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God Has Planned Our Lives

By Father Richard Felix, O.S.B.

God knows all things.  God can do all things.  Everything God does is done for a special purpose.  God has made each of us to do for Him a special work in life.  And with the help of God’s grace, we can do what God wants us to do.

Doing God’s work according to God’s Will, we are serving Him best and pleasing Him most.  And thus we gain for ourselves sanctifying grace on earth and happiness and glory forever in Heaven.

The word vocation means “a calling.”  It is usually taken to signify a special call from God to do a special religious work in life, but in a wider sense, it means simply a call from God to serve Him in some state of life.

Strictly speaking, there are only two states of life, the married state and the unmarried; and two vocations, the Priesthood and the Religious life.  But in a general way, we speak of four states or vocations.  These are the unmarried state in the world, the married state, the religious state, and the Priesthood.  To one of these states, God calls each of us.  That state is best for us in which we can best honor God and save our own soul.  And each of us may obtain from Him by praying, assisting at Mass, receiving the sacraments, and attending other services, all that we need to live and do God’s work in the state of life to which He has called us.

Speaking of our vocation, Saint Paul said:  “Each one has his own gift from God, one in this way and another in that.  As God has called each, so let him walk.  Let each man remain in the calling in which he was called”  (cf. 1 Cor. c. 7).

It is God who chooses the state of life in which He wishes each one to serve Him.  God directs us to the state in which He wishes us to serve and honor Him by the desires He puts into our hearts, by the counsel and advice of those whom He has placed over and around us, by the health and talent He has given us and by the opportunities He causes to come our way.  And God gives to each one who does His will all that is needed to serve Him well and gain Heaven.

We should try to know clearly what the four states of life are.  We should ask God often in prayer to which state of life He has called us.  And when God makes known our vocation to us, we should follow it without fail.  This we cannot do without God’s special grace.  But if we keep in the state of grace and serve Him as best we can, He will give this special grace to us. 

 

The Four States of Life

The four states of life are:  the unmarried state in the world, the married state, the religious state, and the Priesthood.  Each of us should live in the state of life to which God has called us.

Whom does God call to live in the unmarried state in the world?  To this state of life, God calls those who are not yet old enough for marriage, those who are unfitted for it, and those who think they can please God more and serve Him better in the single state in the world.  Such a life, if lived in purity and in obedience to God’s Will, may be even holier than marriage.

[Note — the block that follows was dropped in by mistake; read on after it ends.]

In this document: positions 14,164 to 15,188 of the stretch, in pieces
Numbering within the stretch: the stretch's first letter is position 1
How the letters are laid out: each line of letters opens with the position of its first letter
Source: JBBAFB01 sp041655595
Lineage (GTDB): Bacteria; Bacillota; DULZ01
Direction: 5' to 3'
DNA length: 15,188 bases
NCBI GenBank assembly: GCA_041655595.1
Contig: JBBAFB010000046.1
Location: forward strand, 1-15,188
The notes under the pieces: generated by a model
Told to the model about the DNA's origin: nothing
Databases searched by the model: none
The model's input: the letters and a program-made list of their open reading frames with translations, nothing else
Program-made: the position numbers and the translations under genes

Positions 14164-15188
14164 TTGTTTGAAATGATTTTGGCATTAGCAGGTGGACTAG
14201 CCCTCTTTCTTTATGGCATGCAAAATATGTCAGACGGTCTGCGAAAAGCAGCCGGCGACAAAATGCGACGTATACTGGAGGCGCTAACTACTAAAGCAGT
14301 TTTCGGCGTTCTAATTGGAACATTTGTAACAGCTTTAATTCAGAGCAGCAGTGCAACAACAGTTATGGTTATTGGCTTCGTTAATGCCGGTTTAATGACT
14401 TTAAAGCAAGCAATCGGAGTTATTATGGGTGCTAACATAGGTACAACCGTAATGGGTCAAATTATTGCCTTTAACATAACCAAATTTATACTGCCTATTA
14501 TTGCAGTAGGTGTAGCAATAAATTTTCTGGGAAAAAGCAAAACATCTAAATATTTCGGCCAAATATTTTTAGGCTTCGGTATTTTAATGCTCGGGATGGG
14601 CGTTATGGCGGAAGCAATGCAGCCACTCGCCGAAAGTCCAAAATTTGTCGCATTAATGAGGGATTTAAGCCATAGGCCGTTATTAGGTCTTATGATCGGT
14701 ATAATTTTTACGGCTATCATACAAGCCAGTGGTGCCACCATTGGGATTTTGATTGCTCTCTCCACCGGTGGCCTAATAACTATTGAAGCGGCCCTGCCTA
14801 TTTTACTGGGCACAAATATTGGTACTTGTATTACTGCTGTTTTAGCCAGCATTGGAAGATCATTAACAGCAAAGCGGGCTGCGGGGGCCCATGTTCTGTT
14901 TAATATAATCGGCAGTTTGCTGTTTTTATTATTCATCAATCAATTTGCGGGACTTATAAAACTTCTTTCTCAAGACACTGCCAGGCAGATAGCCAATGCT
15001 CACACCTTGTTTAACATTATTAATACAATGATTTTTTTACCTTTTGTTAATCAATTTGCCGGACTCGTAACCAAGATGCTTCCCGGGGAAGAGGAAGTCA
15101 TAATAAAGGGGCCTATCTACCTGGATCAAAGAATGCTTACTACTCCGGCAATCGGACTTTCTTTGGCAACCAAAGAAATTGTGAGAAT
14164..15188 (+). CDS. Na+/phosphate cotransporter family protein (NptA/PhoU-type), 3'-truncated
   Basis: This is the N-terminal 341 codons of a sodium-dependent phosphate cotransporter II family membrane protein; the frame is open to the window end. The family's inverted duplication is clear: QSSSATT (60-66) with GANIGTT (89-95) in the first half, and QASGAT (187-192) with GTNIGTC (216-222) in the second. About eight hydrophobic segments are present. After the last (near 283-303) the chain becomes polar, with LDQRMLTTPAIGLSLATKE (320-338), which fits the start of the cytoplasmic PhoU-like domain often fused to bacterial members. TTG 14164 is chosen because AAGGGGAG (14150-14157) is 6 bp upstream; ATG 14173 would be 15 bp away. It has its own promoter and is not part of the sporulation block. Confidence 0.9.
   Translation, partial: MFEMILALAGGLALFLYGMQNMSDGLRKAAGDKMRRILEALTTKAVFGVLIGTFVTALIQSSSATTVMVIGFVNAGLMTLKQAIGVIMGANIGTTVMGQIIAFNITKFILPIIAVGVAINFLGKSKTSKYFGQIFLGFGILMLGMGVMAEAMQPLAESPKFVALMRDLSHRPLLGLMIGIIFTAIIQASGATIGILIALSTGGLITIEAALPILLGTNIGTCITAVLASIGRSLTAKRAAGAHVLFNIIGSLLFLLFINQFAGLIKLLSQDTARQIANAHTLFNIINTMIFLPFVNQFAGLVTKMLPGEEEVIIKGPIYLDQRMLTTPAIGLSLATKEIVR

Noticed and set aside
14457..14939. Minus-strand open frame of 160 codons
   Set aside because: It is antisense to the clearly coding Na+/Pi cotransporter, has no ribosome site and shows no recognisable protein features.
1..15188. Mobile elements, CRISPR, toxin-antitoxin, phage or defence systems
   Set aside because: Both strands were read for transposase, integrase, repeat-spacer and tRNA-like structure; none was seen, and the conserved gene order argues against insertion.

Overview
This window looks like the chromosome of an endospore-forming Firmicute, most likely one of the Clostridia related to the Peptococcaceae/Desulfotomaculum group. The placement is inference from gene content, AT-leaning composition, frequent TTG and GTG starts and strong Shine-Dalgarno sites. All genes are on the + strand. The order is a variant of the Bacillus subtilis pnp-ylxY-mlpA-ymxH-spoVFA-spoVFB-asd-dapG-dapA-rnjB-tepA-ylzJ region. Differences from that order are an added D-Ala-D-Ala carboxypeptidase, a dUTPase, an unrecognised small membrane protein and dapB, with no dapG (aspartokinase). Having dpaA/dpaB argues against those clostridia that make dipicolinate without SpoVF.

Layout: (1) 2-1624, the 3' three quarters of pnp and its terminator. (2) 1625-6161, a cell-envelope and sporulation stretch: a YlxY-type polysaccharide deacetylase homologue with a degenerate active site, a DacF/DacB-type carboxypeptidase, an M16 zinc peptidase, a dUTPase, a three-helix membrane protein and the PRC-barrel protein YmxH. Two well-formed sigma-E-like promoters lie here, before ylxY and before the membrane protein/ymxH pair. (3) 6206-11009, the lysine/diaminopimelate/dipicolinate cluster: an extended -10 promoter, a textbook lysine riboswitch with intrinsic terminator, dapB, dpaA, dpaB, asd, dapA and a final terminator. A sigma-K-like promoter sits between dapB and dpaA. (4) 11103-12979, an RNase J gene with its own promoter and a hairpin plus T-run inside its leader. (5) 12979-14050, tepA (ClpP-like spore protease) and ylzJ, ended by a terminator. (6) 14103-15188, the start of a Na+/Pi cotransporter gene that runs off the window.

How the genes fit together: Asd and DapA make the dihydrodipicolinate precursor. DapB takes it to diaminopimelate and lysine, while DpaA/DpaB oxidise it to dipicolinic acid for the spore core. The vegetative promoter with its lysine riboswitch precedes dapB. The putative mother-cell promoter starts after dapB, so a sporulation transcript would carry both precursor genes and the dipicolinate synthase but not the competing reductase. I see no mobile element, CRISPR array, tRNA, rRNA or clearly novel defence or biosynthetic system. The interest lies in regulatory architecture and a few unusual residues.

Whom does God call to live in the state of marriage:  To live in this state, God calls by far the greater number of grown up people.   Unless one is clearly called to one of the other states, every man and woman should consider the married state to be his or her vocation in life.   Since the vocation of marriage comes from God, it should be followed as the direct will of God in our regard.

Whom does God call to the religious state?  More perfect than married life, or even the life of virginity in the world, is the state of religion.  Christ does not command, but He asks a chosen few to live for Him in this state of life.  He does this so that they may be holier and more useful in His Church on earth and happier and more glorious in Heaven.

How do we follow the call of Christ to enter the religious state?  We do this by becoming member of some Religious Order or Congregation.  And when we do this, we give up or leave for the sake of Christ all that would interfere with our love and service of Him.  More than this, we bind ourselves by vow to live in the religious state a life of poverty, chastity, and obedience.

As a reward for this sacrifice made for Jesus by religious, He has promised:  “Every one who has left house, or brothers, or sisters, or father, or mother, or wife, or children, or lands, for My sake, shall receive a hundred fold, and shall possess life everlasting” (Matt. 19, 29).  Jesus is God; He always keeps His promise.

Whom does Christ call to His Priesthood?  Of the Priesthood, Saint Paul said:  “God has made us fit ministers of the New Covenant” (II Cor. 3, 6):  “We preach not ourselves, but Jesus Christ Our Lord” (II Cor. 4, 5):  “Every high priest taken from among men is appointed for men in the things of God, that he may offer gifts and sacrifices for sins.  And no man takes the honor to himself.  He takes it who was called by God as Aaron was” (cf. Hebr. c. 5).  No one should enter the Priesthood, unless God has chosen and called him to be a Priest.